Mari is planning to spend the night in Tokyo reading a book and slowly drinking coffee. She becomes the pivot in the book around which the mundane is woven with the unusual.
She helps a Chinese prostitute, becomes friendly with the female staff of a love hotel, has deep and meaningful conversations and strikes up a friendship with a trombone playing student. Mari is avoiding her home as her sister Eri,
Shannon (Giraffe Days)
Ah me I love Murakami. This is only the fifth book of his I've read but they never disappoint. I started with The Wind-Up Bird Chronicle, which I read when I lived in Japan. Seemed fitting. Followed up with A Wild Sheep Chase, Dance Dance Dance and Underground, a non-fiction book where he collected and told the stories of survivors from the Tokyo Subway gas attack. I have more on my shelf. I plan to read every single book of his.

After Dark is definitely one of his more approachable books. It was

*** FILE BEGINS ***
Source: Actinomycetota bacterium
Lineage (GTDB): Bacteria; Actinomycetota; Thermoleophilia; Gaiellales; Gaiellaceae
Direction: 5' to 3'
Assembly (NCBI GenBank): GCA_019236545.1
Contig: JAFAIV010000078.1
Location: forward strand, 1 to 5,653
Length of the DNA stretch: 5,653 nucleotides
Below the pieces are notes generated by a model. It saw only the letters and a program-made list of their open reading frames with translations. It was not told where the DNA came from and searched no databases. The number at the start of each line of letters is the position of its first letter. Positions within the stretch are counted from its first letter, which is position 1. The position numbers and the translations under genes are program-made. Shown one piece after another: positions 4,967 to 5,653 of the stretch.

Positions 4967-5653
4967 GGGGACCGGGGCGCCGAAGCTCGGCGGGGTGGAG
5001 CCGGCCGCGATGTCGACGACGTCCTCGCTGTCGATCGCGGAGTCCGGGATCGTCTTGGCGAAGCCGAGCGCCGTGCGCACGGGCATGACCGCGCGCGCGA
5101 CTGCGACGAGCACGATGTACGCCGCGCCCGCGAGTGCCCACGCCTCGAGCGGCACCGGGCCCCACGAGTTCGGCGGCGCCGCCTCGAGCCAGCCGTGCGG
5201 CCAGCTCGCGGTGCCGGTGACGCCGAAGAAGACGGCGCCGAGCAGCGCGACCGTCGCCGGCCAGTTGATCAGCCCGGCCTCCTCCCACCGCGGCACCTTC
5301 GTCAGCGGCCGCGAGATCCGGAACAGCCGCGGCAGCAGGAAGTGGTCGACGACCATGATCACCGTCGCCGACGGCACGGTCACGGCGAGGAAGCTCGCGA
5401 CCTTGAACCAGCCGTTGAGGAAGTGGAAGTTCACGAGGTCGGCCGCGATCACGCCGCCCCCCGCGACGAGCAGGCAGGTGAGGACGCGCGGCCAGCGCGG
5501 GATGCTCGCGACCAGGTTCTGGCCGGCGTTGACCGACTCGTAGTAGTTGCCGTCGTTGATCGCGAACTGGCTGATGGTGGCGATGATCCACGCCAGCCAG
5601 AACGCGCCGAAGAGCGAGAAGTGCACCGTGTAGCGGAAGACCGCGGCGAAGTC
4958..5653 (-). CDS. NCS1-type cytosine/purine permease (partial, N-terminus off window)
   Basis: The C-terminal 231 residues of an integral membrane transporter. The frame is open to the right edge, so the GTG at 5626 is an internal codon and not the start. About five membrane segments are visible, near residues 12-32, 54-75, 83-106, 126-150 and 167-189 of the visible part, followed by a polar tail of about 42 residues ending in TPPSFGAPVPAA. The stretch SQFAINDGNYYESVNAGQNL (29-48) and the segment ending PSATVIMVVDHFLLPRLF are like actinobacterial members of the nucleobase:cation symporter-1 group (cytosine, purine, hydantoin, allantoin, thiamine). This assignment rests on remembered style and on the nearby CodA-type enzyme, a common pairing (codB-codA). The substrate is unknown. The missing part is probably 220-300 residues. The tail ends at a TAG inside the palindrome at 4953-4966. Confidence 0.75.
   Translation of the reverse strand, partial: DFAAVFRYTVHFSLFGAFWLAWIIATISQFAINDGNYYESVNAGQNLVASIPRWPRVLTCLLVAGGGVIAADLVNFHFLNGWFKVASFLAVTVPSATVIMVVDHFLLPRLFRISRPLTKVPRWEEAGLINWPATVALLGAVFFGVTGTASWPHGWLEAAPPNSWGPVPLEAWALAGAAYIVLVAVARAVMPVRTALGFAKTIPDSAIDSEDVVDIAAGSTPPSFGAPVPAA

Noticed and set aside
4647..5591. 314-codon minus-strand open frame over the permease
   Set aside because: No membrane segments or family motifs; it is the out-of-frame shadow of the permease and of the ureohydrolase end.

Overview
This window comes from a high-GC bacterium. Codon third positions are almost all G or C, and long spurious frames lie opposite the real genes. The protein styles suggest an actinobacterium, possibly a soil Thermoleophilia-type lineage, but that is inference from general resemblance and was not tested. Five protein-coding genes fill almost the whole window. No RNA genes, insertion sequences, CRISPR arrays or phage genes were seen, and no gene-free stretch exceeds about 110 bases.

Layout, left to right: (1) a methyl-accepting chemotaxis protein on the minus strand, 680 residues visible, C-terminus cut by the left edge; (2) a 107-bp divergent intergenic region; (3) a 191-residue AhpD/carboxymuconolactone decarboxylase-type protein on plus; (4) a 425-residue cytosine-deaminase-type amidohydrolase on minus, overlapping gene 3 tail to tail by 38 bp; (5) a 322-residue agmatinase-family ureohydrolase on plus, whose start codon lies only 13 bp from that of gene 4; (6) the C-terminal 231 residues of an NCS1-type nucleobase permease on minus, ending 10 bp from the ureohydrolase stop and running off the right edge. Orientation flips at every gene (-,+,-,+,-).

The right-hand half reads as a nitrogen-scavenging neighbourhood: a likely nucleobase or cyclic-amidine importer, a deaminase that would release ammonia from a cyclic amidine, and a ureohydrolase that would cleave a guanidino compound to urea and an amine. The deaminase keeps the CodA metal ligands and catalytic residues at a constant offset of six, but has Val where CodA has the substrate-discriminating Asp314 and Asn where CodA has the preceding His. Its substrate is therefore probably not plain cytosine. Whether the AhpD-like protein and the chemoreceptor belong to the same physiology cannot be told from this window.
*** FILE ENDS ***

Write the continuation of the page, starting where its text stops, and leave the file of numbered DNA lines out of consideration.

Jan 09, 2009 rated it liked it
Shelves: popular-culture, 2009
After Dark is the first book by Haruki Murakami that Ive read. I was warned by many that I would not enjoy it. But theyre all delusional and wrong.

After Dark isnt a traditional novel. It isnt a plot driven story and in fact, not much actually happens. After Dark takes place in Tokyo over a period of seven hours. It begins with Mari Asai, sitting and reading her book in a Dennys in the middle of the night. An old acquaintance sees her and reacquaints himself. The boy, Takahashi, eats at Maris
As I Murakami fanatic, I feel justified in saying, Eh. I suppose he's the master of fashioning a career resting on two or three great novels (Kafka... Windup...) and then keeping his name in the news by producing plenty of light as air oughtta-be-short stories padded so thick with fat margins and linespaces that make your eyes vibrate that they actually seem like 244 -page books, in fact are 244 pages for that matter. According to my calculations this is about 40 - 45,000 words. Call me bitter, ...more